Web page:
Nutrition Services teams up with high school culinary classes to create recipes and menu concepts.
Locally-sourced fish baked in fresh herbs and oil topped with a fresh cilantro slaw…It sounds like a dish from a five star restaurant, but it’s just one of many recipes registered dietitian and director of nutrition services Jenn Gerard offers students for lunch in her California school district. Learn how Monterey Peninsula Schools embraced the new nutrition standards, using them as a springboard to enhance their impressive school meals programs.
By Jenn Gerard, R.D., Director of Nutrition Services, Monterey Peninsula Unified School District
I began my career in child nutrition at 26 years old in the Monterey Peninsula Unified School District (MPUSD). Six months later I was stepping into the director position during one of the biggest changes in school meal regulations, attributed to the Healthy, Hunger-Free Kids Act (HHFKA) of 2010. Read more »
Seminole County Public Schools Fresh Fruits & Veggies Menu.
The following guest blog highlights the success story of one of our nation’s school nutrition change agents. As a recent participant and lead mentor in USDA’s Team Up for School Nutrition Success Initiative, Richard Miles provided best practices and strategies to ensure his peers have the tools they need to manage successful school meal programs.
By Richard Miles, Coordinator of Nutrition and Wellness, Seminole County (Fla.) Public Schools
The Team Up for School Nutrition Success training was an experience that provided me with valuable tools, resources and networking opportunities, along with the motivation and confidence to empower school nutrition professionals, like myself, to create positive changes in our schools and communities. Read more »
Many schools in high-poverty areas find that participating in CEP is cost-effective.
When the Healthy, Hunger-Free Kids Act authorized the Community Eligibility Provision (CEP), schools in high-poverty areas gained another important tool to fight childhood hunger. By the end of school year 2014-15, the first year CEP was available nationwide, more than half of all eligible schools had already jumped on board.
Low-income schools of all kinds – rural, urban, elementary and secondary – recognized the potential impact they could have on their communities by offering meals at no cost to all students. Yet, some schools encountered more bumps on the road to implementation than others. Read more »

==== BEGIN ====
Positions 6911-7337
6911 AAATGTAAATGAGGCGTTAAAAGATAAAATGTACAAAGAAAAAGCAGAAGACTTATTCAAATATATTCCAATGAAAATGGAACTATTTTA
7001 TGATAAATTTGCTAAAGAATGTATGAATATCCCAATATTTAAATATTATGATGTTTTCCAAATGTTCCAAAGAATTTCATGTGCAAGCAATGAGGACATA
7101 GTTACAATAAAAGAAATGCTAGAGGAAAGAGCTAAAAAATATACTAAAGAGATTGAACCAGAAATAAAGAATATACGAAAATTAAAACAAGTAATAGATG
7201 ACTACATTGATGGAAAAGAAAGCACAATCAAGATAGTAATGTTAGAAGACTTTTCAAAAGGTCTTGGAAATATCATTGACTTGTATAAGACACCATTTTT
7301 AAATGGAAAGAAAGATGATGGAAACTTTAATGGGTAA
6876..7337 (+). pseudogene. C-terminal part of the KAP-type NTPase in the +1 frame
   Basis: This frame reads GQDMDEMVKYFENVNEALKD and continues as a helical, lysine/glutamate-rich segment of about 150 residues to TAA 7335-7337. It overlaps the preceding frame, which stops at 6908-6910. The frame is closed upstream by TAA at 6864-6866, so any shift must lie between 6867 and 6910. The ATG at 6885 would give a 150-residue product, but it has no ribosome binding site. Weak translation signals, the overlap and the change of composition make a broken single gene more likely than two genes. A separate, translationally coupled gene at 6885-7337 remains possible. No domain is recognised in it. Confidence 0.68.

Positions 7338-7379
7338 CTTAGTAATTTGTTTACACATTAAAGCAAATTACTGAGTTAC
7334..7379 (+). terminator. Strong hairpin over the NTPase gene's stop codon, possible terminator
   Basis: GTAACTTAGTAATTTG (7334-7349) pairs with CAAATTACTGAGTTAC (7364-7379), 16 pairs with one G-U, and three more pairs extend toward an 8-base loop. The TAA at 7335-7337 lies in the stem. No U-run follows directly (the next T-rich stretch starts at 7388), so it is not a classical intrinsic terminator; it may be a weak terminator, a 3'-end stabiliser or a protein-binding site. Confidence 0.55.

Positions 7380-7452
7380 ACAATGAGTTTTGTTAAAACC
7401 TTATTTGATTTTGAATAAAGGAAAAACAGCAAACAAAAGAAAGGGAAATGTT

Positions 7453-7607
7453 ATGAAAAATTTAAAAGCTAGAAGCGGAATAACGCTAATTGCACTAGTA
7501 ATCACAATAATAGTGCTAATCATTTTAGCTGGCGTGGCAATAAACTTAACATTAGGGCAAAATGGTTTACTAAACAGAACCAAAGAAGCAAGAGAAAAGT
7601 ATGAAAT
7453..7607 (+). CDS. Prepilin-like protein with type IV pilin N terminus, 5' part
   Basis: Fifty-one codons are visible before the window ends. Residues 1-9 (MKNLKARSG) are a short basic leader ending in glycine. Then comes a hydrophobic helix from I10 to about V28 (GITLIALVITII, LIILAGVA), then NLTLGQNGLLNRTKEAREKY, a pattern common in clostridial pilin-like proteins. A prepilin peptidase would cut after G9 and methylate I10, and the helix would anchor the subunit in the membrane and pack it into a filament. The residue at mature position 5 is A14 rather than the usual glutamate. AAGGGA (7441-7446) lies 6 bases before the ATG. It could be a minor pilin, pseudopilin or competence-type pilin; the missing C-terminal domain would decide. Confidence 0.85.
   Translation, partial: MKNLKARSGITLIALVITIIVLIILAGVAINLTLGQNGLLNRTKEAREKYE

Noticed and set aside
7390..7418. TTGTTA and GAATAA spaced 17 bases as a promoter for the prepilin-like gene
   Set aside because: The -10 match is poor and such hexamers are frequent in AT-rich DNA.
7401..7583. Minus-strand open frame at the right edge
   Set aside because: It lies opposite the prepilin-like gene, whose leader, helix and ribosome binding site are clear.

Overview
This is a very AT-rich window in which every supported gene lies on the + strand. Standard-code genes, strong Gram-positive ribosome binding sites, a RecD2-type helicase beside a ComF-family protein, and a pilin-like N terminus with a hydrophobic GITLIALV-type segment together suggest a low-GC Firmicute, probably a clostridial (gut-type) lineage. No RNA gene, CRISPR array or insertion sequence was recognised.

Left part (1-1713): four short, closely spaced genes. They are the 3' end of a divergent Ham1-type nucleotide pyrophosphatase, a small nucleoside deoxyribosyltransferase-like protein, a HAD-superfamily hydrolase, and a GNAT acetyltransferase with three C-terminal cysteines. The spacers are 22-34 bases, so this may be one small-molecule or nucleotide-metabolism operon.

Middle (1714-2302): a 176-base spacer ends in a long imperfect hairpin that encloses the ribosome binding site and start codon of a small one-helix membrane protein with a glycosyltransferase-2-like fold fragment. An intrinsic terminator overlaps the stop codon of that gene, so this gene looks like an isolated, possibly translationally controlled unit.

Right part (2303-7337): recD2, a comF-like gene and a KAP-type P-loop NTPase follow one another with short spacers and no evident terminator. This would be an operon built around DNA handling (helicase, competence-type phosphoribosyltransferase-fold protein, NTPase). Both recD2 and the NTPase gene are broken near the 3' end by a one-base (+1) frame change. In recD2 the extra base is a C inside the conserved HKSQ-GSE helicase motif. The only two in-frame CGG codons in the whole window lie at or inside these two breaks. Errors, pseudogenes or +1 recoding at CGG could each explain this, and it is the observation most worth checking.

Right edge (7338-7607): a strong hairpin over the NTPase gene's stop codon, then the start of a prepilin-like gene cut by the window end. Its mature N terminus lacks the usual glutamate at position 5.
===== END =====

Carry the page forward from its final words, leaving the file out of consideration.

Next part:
USDA’s revised guide, Procuring Local Foods for Child Nutrition Programs can help schools find, buy and serve more regional offerings.
Fruits and vegetables are at the top of USDA’s back to school list, and just in time for the new school year, the Pilot Project for Procurement of Unprocessed Fruits and Vegetables is making it easier for schools in eight states to purchase them. The 2014 Farm Bill authorizes the pilot in not more than eight states participating in the National School Lunch Program, and provides them with an opportunity to better access nutritious foods. The pilot also helps create and expand market opportunities for our nation’s fruit and vegetable producers, opening the door for a variety of vendors, small growers, food hubs and distributors to supply unprocessed fruits and vegetables to participating schools.
So far, five states (California, Connecticut, Michigan, New York and Oregon) have spent over $600,000 through the pilot from February through June 2015. Several California districts contracted a produce distributor to connect local and regional producers with schools to receive peaches, cauliflower, apricots, and kale from their state. Students in Oregon are chomping on pears from the Pacific Northwest, while many Connecticut and New York schools are feasting on Macintosh apples from Massachusetts orchards and Empire apples from New York. Virginia, Washington, and Wisconsin were also selected for the pilot and will begin receiving deliveries of fruits and vegetables in the coming months. Read more »
If you bring your lunch, here are some safe handling tips to prevent foodborne illness. (Click to enlarge)
As the days get shorter and the month of August winds down with the appearance of back-to-school sales, we recognize the telltale signs that signal the “official” end of summer and the beginning of a new school year. For USDA professionals interested in food safety, nutrition and health, thoughts of safe food preparation and school lunches packed at home, come to mind.
It is estimated that each year in the U.S., there are more than 48 million cases of foodborne illness, with 128,000 people hospitalized from these illnesses and nearly 3,000 deaths. It is startling that one in six Americans will become ill from foodborne illness each year since most are preventable. The most vulnerable members of our population are pregnant women, children, the elderly and those whose immune systems are compromised by other diseases and illnesses. That’s why care must be taken to assure that the foods consumed are safe. Read more »
Flowing Wells employee use the oven unit they bought with NSLP equipment grants funds.
USDA supports our tireless school nutrition professionals as they work to provide kids the nutrition they need to learn and develop into healthy adults. To further assist schools, USDA announced the availability of $25 million in National School Lunch Program (NSLP) equipment grants for Fiscal Year 2015. These grants help schools obtain much needed infrastructure to better serve nutritious meals, support food safety efforts, improve energy efficiency, and expand participation in school nutrition programs.
Here are some examples of how these grants have benefitted schools in the past: Read more »